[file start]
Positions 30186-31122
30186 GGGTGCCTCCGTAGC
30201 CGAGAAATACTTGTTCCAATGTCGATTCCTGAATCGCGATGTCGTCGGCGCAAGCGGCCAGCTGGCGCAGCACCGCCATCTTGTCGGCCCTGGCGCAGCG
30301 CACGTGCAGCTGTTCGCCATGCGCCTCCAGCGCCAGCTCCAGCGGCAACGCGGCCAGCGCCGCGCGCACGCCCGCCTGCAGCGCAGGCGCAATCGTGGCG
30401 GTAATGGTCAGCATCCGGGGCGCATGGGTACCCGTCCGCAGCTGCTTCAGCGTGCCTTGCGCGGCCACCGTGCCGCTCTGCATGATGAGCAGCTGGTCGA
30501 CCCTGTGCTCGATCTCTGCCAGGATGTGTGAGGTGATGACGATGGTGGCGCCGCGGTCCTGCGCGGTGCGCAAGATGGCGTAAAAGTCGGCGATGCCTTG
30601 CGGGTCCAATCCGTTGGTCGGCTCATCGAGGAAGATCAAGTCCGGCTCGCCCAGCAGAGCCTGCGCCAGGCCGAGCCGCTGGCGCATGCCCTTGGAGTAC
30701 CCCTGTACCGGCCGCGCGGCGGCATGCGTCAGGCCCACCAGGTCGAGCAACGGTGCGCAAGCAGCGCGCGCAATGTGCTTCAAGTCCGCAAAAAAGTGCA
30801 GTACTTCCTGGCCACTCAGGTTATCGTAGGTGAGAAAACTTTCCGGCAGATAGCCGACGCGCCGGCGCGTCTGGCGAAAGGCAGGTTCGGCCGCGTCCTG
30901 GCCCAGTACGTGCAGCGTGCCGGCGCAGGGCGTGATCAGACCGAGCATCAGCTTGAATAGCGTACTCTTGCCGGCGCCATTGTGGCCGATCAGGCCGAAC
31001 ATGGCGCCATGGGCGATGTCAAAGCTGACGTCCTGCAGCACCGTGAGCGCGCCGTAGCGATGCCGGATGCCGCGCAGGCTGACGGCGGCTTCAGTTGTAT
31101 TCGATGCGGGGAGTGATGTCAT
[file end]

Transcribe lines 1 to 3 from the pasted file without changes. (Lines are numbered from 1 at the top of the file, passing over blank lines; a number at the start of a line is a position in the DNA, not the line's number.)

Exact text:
Positions 30186-31122
30186 GGGTGCCTCCGTAGC
30201 CGAGAAATACTTGTTCCAATGTCGATTCCTGAATCGCGATGTCGTCGGCGCAAGCGGCCAGCTGGCGCAGCACCGCCATCTTGTCGGCCCTGGCGCAGCG